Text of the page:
Has God Finally Met His Match?

By Jennifer Hartline Published on April 13, 2017

Who is your God? And how big is He?

I had the opportunity to go and hear a prominent Catholic speaker giving an evening retreat, and this man made an audacious statement that became like a thorn in my heart.

He said it seemed to him that most Christians no longer believe the Gospel can change the world. That the whole world has become too corrupt, too violent, too rotten to the core, and perhaps on a subconscious level, we think evil has become more powerful than God. We are demoralized, discouraged, defeated.

I had to chew on that bitter thought and admit there was truth to it. The whole world is on fire, and it can seem we’re armed with half empty squirt guns. This is not a time in history when Christianity is making great strides in the world. Quite the contrary! The headlines are horrifying. Faith and freedom are under full assault. The battle intensifies every day. Victories are rare right now. Martyrs are not.

What should be the response of people who genuinely believe the power of the Gospel can change the world? Is my response that of a person who knows, down in her bones, that even the greatest evil is no match for my God?

Is my instinct to implore the Holy Spirit to change hearts, to reach even the most hardened sinner? Or has ISIS become bigger than Jesus?

Is my God still sovereign over all things? Or has He finally met His match in the year 2017?

The Most Important Question in Human History

I’m reminded that things really crystallize around one simple question. Yet though it is simple, it is the most consequential question in history, for all eternity.

It’s not merely the single most important question in human history. It’s the only question. Everything — and I mean everything — that matters hinges on how we answer this question. This is the life or death question.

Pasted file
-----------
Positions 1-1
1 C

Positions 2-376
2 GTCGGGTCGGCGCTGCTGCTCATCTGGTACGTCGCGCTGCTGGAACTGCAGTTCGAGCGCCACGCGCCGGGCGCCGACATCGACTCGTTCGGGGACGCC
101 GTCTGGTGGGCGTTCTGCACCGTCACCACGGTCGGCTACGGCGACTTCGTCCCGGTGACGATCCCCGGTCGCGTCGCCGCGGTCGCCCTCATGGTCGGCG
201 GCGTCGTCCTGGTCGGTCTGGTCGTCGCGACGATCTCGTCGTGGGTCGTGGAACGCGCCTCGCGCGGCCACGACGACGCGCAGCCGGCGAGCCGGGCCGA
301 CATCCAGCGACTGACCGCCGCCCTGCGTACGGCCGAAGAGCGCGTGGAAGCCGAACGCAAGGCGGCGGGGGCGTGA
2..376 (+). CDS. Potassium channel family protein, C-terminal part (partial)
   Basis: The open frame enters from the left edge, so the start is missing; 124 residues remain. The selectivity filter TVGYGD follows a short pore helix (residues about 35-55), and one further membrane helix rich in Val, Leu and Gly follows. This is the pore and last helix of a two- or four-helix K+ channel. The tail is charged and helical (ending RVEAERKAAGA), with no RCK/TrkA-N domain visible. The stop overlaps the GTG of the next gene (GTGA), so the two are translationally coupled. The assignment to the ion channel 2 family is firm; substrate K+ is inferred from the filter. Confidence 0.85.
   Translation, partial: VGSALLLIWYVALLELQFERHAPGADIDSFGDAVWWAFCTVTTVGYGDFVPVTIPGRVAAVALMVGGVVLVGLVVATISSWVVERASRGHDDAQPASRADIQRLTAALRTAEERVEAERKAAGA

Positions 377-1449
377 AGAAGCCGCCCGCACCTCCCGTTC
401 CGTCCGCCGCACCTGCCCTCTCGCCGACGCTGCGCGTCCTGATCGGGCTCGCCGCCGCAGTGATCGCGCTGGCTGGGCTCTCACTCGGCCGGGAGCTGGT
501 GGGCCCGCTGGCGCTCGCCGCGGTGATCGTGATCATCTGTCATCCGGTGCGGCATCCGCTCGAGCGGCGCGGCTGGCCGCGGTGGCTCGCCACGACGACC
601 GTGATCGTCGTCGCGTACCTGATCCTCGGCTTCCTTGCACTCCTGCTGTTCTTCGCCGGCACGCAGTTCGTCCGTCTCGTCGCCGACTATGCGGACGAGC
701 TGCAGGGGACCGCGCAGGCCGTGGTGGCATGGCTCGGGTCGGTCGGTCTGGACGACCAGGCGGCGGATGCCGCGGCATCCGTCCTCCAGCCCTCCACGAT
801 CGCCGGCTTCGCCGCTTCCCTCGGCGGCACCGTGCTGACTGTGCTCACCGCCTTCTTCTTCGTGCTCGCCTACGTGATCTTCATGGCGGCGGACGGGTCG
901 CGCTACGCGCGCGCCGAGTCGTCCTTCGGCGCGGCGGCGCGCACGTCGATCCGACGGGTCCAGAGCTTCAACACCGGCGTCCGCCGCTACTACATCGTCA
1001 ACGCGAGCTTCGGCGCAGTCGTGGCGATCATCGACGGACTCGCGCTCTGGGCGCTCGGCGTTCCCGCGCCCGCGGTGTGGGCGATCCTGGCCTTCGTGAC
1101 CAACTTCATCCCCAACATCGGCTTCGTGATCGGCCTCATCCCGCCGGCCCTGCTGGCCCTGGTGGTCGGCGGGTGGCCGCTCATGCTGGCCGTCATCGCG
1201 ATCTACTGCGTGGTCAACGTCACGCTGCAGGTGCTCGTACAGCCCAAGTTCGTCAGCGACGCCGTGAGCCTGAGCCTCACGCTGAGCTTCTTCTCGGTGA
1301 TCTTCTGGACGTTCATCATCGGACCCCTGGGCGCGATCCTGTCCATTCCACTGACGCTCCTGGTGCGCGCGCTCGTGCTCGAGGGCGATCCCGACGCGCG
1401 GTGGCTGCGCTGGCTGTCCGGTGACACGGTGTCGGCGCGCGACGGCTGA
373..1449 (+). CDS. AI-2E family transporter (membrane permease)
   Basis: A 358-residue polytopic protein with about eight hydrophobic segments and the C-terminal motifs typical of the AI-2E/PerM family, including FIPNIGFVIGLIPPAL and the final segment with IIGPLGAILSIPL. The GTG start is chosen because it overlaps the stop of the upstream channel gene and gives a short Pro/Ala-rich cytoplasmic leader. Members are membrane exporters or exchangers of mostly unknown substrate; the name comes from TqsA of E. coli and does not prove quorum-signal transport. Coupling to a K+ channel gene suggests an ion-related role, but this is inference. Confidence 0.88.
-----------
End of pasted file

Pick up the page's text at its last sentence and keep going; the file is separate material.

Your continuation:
But today, most people dismiss the question with a harrumph or an eye-roll. Many will smugly laugh. Some will respond with anger or violence. Very few will give the question any serious contemplation.

But it demands thoughtfulness and intention. It requires a commitment. The one asking the question compels a definitive answer.

It’s simply this: “Who do you say that I am?”

How Does the Answer Affect Our Lives?

Jesus asked the disciples what other people had to say about Him. Who did folks think He really was? They told Jesus some say He is Elijah or one of the prophets; some say He is John the Baptist back from the dead. Now it is their turn to give Him an answer.

“Who do you say that I am?”

There are many wrong answers. He is not a prophet. He’s not a nice guy. Not simply a teacher among many. Not a wise man among scores of other wise men. No, those answers will not suffice.

He is not a figure in history. He is history itself. He is all of time, for all eternity. He is the Son of God as He claims, or else He is a lunatic or a liar. A very bad man, indeed!

As a Catholic, I know the right answer. You are the Christ, the Son of the Living God.